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Pre-Colombian Ruins at Plazuelas

On Wednesday, October 11th, the group went to see some archeological ruins dating from approximately 600-900A.D known as Plazuelas, near the town of Pénjamo. We met our driver and guide Ricardo, early that morning. On the way there, everyone was still sleepy and some fell asleep. Those who did not listened to Spanish techno/pop on the radio all the way to the sites.

The trip to the site was supposed to take about an hour. Unfortunately, it was more like two, as we got lost, going all the way into Michoacán, another state, and then having to head back into Guanajuato. We had to stop several times to ask directions. Ricardo asked everyone: from a man selling slushies on the street, to police officers, to some men doing construction, and even more. Most of the time, we were passing through rural areas on the way. Surprisingly enough, every few minutes or so we saw a bunch of stands selling strawberries and cream. The views however, were the most beautiful thing ever.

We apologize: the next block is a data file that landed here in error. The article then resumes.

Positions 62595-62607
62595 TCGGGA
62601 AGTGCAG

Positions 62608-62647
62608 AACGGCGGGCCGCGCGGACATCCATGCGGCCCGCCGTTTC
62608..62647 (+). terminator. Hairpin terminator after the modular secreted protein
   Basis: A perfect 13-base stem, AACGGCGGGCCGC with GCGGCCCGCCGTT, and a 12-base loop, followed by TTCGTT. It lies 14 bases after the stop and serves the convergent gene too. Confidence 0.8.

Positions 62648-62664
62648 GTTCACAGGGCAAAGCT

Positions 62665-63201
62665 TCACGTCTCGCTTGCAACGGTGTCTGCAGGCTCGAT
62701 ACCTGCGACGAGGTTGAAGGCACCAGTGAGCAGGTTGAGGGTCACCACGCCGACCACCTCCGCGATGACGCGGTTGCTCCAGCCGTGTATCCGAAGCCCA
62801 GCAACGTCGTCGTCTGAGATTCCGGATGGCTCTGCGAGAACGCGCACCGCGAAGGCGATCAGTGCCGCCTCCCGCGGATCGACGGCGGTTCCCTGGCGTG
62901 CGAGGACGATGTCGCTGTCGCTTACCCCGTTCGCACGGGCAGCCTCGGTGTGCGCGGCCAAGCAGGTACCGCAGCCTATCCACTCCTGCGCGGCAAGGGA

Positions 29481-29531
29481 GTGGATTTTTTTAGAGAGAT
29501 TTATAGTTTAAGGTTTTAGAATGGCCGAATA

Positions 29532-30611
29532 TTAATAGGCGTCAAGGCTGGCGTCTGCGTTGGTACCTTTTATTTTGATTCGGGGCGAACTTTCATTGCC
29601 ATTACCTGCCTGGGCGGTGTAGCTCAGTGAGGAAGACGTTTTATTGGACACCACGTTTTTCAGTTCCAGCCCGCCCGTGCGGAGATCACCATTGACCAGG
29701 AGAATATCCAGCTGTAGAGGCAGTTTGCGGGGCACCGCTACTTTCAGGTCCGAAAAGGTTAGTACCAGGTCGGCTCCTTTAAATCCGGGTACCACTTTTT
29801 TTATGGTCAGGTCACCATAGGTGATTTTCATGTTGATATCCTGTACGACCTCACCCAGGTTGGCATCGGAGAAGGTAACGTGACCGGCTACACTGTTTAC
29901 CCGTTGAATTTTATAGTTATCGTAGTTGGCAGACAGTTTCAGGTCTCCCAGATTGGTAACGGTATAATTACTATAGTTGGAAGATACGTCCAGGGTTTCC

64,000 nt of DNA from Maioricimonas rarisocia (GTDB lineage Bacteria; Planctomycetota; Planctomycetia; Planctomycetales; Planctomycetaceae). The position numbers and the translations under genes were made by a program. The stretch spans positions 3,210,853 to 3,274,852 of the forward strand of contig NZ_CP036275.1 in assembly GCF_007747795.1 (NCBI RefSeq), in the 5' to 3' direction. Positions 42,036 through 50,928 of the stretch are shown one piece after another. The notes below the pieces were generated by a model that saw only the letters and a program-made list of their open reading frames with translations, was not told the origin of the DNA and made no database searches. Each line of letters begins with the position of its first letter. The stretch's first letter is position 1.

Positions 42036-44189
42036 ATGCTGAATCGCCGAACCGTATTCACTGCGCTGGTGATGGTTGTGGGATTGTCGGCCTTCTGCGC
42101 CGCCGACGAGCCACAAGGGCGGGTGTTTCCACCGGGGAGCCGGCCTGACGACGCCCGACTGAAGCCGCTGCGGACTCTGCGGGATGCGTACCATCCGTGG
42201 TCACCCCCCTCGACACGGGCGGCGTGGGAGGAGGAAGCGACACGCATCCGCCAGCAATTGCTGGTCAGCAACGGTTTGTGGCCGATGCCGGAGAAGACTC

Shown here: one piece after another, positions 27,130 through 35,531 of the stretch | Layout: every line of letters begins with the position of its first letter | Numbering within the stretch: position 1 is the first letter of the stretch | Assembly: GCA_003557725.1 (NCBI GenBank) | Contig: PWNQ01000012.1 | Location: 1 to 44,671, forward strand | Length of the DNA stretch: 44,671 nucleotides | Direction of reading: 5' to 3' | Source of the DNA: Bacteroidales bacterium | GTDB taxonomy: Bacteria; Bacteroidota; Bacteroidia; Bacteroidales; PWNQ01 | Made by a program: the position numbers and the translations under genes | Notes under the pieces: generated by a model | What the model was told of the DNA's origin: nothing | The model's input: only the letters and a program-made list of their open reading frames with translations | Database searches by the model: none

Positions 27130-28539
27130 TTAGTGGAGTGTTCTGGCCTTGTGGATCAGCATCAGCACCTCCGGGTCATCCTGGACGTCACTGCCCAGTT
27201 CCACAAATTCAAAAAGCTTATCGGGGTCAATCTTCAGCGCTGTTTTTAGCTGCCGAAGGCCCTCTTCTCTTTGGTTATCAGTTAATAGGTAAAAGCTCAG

We finally found the little trail up to Plazuelas. When we arrived to the site we were told that there were ruins and also a museum. We were also told that we could have a tour guide if we wanted. We agreed to the tour guide, and Cat and Eileen agreed to translate everything that was said. Amusingly enough, the kid who had greeted our van and asked us if we wanted the tour – was also our tour guide. He was about nine years old and although he knew the information, he mumbled and ran through everything in the museum. Within the museum, there were a lot of artifacts from the site. Many of them represented things in nature, such as the winds, thunder, and lightning. There were also several phallic symbols including one that was about six feet tall. There were also giant conch shell shaped statues that had been found around the temples. Although there are no beaches around this part of Mexico, it was apparent that many of the things that the indigenous groups used in this area, they had gained through trading. They also had things such as kitchenware and jewelry that had been found on the site.